The Sankey diagram is an important aid in pointing up inefficiencies and potential for savings in connection with resource use. This article, the second of a pair, examines the use of Sankey diagrams in operational material flow management. The previous article described the development of the diagram and its use in the past.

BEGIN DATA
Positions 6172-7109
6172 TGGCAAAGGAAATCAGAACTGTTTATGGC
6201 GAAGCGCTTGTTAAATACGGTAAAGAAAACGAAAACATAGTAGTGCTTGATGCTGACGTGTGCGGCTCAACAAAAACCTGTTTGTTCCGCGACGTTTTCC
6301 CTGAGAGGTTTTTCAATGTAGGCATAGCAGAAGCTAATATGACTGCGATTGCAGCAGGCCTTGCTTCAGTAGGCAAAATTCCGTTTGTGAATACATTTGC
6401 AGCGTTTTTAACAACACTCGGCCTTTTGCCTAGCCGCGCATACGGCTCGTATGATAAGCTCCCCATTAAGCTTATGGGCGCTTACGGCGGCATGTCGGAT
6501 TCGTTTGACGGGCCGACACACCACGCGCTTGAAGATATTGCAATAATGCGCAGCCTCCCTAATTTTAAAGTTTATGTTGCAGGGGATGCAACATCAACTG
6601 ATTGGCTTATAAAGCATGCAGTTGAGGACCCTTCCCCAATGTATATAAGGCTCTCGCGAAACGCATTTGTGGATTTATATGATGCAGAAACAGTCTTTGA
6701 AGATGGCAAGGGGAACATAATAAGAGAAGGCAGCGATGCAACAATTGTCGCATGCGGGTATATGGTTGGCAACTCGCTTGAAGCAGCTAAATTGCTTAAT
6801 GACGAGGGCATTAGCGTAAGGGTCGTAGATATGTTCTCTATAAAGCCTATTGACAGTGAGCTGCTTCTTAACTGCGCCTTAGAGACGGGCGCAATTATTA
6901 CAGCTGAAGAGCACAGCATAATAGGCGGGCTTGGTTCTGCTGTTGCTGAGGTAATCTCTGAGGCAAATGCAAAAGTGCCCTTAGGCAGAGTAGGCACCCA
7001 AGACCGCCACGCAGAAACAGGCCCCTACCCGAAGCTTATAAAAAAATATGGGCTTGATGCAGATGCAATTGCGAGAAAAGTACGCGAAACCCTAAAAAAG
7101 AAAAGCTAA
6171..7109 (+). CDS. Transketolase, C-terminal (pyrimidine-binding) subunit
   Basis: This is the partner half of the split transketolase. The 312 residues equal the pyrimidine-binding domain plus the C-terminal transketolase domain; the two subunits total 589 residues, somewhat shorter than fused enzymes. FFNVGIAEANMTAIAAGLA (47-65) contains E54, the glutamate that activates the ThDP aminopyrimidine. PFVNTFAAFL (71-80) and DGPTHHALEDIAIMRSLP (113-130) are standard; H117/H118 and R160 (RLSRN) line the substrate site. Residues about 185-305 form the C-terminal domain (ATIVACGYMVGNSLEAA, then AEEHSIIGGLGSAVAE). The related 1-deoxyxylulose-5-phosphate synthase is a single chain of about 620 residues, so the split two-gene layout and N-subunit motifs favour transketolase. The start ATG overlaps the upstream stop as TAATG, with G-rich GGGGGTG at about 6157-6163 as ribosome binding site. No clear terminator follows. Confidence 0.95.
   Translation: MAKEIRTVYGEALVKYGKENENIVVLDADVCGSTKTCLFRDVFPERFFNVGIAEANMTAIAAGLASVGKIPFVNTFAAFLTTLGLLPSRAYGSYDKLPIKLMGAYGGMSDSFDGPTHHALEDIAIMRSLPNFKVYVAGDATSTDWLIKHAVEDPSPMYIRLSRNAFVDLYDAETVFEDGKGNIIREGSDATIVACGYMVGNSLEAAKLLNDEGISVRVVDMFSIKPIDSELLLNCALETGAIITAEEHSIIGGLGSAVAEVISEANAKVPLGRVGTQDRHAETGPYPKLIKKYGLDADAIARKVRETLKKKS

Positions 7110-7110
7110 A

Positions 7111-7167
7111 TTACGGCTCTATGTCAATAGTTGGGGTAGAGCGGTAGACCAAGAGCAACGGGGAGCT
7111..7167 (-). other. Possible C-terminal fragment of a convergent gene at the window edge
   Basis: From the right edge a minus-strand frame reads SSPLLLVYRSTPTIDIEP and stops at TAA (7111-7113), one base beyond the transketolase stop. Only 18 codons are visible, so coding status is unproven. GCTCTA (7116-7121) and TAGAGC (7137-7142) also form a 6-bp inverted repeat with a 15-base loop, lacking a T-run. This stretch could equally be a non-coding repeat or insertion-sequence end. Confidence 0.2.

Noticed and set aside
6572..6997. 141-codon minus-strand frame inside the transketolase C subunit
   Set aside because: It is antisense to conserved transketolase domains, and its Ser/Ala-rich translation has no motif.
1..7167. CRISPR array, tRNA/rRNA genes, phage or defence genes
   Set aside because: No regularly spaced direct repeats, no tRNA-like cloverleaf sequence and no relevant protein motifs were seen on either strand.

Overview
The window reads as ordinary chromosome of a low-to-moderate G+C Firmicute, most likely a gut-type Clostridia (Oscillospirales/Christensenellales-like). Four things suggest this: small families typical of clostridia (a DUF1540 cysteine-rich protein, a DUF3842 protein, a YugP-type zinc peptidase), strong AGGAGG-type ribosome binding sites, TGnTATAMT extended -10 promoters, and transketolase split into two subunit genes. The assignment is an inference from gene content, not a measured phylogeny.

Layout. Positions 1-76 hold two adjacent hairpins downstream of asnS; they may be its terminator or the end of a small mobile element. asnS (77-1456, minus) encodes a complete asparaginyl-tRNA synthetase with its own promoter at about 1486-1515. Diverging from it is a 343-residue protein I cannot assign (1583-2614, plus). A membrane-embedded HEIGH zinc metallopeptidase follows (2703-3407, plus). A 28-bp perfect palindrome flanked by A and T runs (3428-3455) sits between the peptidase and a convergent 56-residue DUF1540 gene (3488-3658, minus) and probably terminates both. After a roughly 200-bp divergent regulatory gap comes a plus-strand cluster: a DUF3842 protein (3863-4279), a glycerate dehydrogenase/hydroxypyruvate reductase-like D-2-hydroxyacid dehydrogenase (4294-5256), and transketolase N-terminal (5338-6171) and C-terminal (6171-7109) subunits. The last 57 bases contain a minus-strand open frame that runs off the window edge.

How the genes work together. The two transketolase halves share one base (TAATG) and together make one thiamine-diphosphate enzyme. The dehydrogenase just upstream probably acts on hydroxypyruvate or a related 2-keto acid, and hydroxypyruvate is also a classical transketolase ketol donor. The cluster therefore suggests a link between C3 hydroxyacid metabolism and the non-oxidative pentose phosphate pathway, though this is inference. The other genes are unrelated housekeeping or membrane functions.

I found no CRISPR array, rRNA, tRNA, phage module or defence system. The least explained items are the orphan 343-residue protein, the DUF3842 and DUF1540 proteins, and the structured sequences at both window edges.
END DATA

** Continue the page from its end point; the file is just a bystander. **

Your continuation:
Simple Sankey diagrams follow the requirement of conservation of energy or mass and allow a physical view of production systems. Advanced diagrams integrate stocks of materials beside the flows or show the different (ecological) quality of the materials. For the purpose of management, however, a further step is necessary: to illustrate the economic value of the energy and material flows and to use information from cost accounting. The use of flow charts showing added value or the costs of energy and material flows is particularly important for production systems. This article describes examples of each of these uses as well as assumptions that must be taken into account for Sankey diagrams to be used as an effective aid for decision-making in business and public policy.